A Go-Jek passenger wears a helmet with the startup’s logo as he rides pillion. Source: Shutterstock/findracadabra

Go-Jek finally looks beyond Indonesia to contest ride-hailing crown

RIDE-HAILING in Southeast Asia continues to grow ever more competitive with the news Go-Jek, Indonesia’s billion-dollar startup Go-Jek will be looking to expand to three or four countries outside its home turf in the near future. With Go-Jek’s expansion, ride-hailing mainstays in the region such as Grab and Uber will be meeting their biggest challenge yet.

While the expansion of its services has been confirmed, Go-Jek’s target countries remain a mystery. CEO Nadiem Makarim did not specify which territories the Indonesian startup would be expanding to. However, according to e27, Nadiem did say that the places Go-Jek would target would be areas with a large population and a preference for cash transactions.

With this statement alone, it appears that Go-Jek will not only be bringing its ride-hailing services to other Southeast Asian countries, but will also be looking to expand the reach of its dedicated digital payment service, Go-Pay. 

Nadiem Makarim CEO Go-Jek Indonesia

Nadiem says places Go-Jek would target are areas with a large population and a preference for cash transactions. Source: Facebook/Go-Jek

By entering other Southeast Asian territories, Go-Jek is throwing down the gauntlet to its rivals like Grab and Uber. Over the past few years, for example, the Singapore-based Grab initiated an aggressive push into Indonesia, a country that Go-Jek dominates. Since then, Grab has been working to establish itself as a feasible alternative to the homegrown startup, thought Go-Jek won’t be giving up its home advantage any time soon. 

What’s interesting about Go-Jek and Grab though is that while the competition between Go-Jek and Grab in Indonesia appears to be intense, the two companies seem to be engaged in what appears to be a friendly rivalry. Grab, after all, is led and run by Anthony Tan, Nadiem’s classmate during his days at Harvard Business School.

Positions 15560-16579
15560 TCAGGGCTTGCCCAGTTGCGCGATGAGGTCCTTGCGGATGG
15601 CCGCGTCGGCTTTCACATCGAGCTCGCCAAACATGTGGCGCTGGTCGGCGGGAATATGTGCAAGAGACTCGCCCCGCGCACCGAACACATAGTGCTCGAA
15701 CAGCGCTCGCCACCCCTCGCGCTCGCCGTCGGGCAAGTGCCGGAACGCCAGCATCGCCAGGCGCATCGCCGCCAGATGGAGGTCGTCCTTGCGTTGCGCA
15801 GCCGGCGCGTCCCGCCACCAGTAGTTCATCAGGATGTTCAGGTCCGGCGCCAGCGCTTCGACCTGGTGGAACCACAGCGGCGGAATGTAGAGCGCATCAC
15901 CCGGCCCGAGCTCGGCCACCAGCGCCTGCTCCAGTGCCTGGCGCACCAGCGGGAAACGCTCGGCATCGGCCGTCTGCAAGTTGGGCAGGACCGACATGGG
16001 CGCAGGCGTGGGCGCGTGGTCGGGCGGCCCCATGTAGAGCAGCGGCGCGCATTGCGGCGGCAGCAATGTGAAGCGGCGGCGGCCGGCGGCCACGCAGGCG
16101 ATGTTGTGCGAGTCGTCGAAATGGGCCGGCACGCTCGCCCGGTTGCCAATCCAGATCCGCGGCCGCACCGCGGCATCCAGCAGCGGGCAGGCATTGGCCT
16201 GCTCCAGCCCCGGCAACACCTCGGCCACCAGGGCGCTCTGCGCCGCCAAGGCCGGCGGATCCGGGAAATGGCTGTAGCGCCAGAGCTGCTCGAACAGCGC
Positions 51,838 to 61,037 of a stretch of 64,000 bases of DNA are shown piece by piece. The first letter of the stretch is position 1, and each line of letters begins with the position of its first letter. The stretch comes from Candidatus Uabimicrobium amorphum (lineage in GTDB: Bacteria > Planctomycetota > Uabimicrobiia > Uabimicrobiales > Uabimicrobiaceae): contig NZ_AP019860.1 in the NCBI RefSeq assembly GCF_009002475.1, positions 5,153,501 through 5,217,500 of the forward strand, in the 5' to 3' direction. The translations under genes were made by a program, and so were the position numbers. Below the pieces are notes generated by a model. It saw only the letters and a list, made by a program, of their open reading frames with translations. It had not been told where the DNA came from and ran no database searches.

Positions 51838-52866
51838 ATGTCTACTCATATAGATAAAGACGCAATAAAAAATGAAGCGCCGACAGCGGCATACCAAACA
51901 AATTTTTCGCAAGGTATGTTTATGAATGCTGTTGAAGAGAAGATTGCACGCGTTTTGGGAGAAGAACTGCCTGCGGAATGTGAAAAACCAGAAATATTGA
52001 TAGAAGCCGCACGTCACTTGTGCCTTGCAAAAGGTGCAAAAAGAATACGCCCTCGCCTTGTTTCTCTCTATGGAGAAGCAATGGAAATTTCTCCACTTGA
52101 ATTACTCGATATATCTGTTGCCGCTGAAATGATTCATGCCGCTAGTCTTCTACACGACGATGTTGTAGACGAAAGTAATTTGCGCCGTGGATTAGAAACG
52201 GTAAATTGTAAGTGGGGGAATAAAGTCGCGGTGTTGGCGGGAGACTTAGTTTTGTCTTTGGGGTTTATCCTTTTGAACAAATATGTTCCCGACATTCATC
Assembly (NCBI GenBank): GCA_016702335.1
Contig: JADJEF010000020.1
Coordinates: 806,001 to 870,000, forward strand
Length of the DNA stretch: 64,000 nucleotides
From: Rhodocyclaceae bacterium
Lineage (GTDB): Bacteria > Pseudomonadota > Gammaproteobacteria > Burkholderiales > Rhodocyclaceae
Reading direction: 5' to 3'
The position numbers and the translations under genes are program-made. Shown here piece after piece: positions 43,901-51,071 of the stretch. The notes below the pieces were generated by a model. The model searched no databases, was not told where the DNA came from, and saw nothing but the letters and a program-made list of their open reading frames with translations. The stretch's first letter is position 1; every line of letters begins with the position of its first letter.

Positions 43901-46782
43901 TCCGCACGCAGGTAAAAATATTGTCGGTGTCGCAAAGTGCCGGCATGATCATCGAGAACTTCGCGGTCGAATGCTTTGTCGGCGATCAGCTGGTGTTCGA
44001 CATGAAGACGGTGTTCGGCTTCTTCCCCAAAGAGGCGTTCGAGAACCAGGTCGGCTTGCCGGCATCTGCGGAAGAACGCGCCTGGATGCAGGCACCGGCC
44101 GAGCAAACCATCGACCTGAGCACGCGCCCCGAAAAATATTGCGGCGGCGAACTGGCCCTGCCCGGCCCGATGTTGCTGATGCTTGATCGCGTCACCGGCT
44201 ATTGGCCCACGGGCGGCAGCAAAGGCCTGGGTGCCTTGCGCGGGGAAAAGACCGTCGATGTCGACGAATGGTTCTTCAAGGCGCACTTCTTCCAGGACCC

SEE ALSO: Indonesia: Go-Jek scores JD.com investment as ride-hailing war rages on

In a lot of ways, Go-Jek’s push into territories outside Indonesia seems to be in candid retaliation against the aggressive initiatives of other ride-hailing services in the Asian country. Nadiem confirmed this in a recent statement to Bloomberg.

“We’ve always been on the defensive. It’s time to bring competition to their doorsteps,” Nadiem said, according to a Bloomberg report.

iphone uber didi ride hailing apps

Women holding their smartphones to show the ride-hailing apps Uber (left) and Didi Chuxing in Beijing. Source: AP

Considering that Southeast Asia’s ride-hailing market is currently saturated with multiple services, Nadiem stated that Go-Jek is going all-in with its expansion initiatives. In a lot of ways, such a strategy makes perfect sense, since Go-Jek has the resources it needs to make a significant impact on territories outside its home turf. Apart from this, he is also confident his startup has a winning strategy in its expansion.

“I think we’ve cracked the model of a platform that works in an emerging economy where infrastructure isn’t so great,” he said to Bloomberg

SEE ALSO: Indonesia implements new tariffs on ride-hailing services to protect local taxis

“There is a high likelihood that we would leverage our full stack. If we come in, we come in with the whole sweep of weapons.”

While Go-Jek has not officially announced which countries it will be expanding into, speculations are high that the ride-hailing service would enter some of Grab’s biggest strongholds, such as the Philippines, Thailand, and Vietnam. These countries, after all, meet the criteria that Nadiem mentioned, as these territories have a combined population of 270 million and a strong reliance on cash transactions.